Long Supply Chains Created Consumer Disappointment This Holiday Season

According to a study commissioned by retail analytics firm DynamicAction and conducted by IHL Group, “out-of-stocks” accounted for $634.1 billion in lost retail sales for the retail year ended last spring— 39% higher than in 2012.

Shorter supply chains for in-demand products could benefit retailers around the holidays. Source: Adobe Stock/cacaroot.
Shorter supply chains for in-demand products could benefit retailers around the holidays. Source: Adobe Stock/cacaroot.

Overstocks contributed $471.9 billion in lost revenues, up 30% from three years prior. When a retailer has too much merchandise, it cuts into its margins.

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Returns accounted for $642.6 billion in lost sales in the last retail year.

According to separate analysis by DynamicAction, retailers ahead of the beginning of the Christmas shopping season, Black Friday, were already selling about 21% fewer items at full price than they did at the same point in 2014.

In total, retailers are losing $1.75 trillion from out-of-stocks, overstocks and returns.

Data from Adobe’s Digital Index said that 35% of online sales volume went toward retailers’ Thanksgiving Day doorbusters, leading to “a lot more out of stocks” on Black Friday than the firm expected.

Items that were either out of stock or running low included Hasbro’s Pie Face game and the 7-inch, 8-gigabyte Amazon Fire, Adobe said.

“It’s still tough to make high-volume consumer electronics, such as Apple products, because not enough of the components are made here,” said Harry Moser, Harry Moser, founder of the Reshoring Initiative and former president of machine tool maker GF AgieCharmilles. “Apple has said in the past it would assemble more products here if they could get the components here, the engineers and toolmakers here.”

The Reshoring Inititative is a non-profit that helps companies make better sourcing decisions with a focus on bringing manufacturing jobs back to the US.

One of the apparently lost areas of retail that Moser said is making a comeback is apparel. The US was producing a little more than 1% of the apparel it consumes and the rest was being imported four years ago. In one year it jumped to 2.75%.

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“When you dig into the cases where it happens, quick delivery, customization and response to seasonal demand were all faster with a US-based factory,” Moser said. “Coming halfway around the world? We’re talking 3 months or 6 months for those variations.”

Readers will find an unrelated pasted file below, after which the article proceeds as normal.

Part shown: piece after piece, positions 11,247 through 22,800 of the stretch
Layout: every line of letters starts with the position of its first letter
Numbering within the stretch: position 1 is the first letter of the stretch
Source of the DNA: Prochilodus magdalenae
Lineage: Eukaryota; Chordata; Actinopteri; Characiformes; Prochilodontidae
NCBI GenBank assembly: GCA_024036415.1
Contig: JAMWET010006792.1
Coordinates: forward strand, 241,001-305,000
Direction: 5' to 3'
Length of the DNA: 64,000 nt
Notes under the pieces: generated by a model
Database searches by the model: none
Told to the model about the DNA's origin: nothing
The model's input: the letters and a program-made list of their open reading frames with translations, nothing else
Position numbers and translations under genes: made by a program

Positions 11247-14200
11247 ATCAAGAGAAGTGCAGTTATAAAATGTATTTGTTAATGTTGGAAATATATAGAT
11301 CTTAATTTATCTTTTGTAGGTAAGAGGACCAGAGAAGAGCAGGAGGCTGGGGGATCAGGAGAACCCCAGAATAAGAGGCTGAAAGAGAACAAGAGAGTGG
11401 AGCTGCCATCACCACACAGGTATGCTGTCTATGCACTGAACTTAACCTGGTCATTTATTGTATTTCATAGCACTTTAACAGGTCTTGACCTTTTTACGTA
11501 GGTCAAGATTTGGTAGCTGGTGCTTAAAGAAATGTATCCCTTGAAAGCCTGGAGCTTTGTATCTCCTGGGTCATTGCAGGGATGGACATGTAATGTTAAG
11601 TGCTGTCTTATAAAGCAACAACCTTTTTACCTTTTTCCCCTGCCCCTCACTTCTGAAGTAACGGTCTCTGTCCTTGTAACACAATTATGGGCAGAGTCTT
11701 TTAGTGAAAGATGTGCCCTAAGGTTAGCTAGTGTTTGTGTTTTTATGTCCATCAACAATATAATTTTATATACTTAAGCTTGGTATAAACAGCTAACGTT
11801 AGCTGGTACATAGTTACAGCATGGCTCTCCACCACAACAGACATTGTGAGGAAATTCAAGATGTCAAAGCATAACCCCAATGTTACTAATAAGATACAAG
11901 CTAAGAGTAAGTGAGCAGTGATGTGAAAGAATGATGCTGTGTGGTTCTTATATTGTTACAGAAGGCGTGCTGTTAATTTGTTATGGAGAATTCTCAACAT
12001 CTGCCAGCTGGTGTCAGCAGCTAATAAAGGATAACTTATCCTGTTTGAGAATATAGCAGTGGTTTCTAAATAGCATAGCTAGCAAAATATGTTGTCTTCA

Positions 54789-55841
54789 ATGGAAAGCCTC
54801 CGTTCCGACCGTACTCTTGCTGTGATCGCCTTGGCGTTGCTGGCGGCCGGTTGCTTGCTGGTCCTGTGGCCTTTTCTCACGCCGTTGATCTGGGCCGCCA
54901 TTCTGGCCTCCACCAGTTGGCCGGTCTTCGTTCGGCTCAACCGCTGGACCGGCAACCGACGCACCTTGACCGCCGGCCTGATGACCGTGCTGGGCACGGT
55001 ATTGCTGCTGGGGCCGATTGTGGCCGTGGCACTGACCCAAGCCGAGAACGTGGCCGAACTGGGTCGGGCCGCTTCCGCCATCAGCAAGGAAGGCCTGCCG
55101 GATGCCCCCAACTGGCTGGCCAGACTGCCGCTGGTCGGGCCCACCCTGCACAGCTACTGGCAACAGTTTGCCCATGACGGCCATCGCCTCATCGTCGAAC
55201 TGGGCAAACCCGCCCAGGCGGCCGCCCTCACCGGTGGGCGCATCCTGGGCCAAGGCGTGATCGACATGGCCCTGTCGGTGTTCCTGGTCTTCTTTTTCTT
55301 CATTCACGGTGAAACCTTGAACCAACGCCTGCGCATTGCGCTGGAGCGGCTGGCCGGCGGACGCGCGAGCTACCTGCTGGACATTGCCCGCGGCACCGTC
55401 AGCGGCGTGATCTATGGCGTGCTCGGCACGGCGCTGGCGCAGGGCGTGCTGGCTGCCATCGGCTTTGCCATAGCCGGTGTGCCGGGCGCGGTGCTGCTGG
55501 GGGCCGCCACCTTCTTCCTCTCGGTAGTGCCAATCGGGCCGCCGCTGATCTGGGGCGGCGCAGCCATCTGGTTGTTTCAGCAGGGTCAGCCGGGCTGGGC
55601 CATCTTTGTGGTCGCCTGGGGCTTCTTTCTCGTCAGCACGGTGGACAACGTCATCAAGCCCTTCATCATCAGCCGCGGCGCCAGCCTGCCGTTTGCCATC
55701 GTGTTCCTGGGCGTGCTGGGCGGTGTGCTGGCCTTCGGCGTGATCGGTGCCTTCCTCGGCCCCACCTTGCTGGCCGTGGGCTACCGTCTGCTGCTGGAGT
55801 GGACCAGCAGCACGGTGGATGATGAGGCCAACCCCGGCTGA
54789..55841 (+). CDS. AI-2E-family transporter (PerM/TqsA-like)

Moser said that companies sourcing in the US, and close to the US, do not have to forecast demand for their products as much.


  • The Reshoring Initiative can help.

    Resources for Retail Suppliers

    The time is right to make more Made in USA products available to U.S. consumers. Bringing production from another country, especially a low-labor-cost (LLC) country, is increasingly feasible due to the rapid closing of the wage gap vs. the U.S. Launching a new product is always a challenge, especially for smaller companies. This webpage provides the Resources to help large and small U.S. and foreign based companies make the right decision and succeed in profitably manufacturing or sourcing appropriate products in the U.S.A. The challenge is typically to determine whether, when shifting from offshore to domestic sourcing, twenty to thirty small overhead costs come down more than the manufacturing costs go up. Based on available data, about 25% of offshored products should be profitably reshorable. The mission of this website is to help you pick the right products to reevaluate and to provide the tools to help you make that reevaluation accurately and the transition smoothly. http://www.reshorenow.org/steps-to-reshore/

  • Good article. This has long been one of my arguments for re-shoring American manufacturing back to USA. We can not continue to ensure on time delivery to our customers if products are to be continued to be made in distant and isolated parts of the world. The increased cost in logistics and transportation and in customer dissatisfaction will not cease to be a problem.
    As an employee of Amazon I can attest first hand as to this issue, not only with the Amazon Fire, but with all products leaving an Amazon fulfillment center.
    It is a misnomer to continue to call what we do as American Manufacturing.


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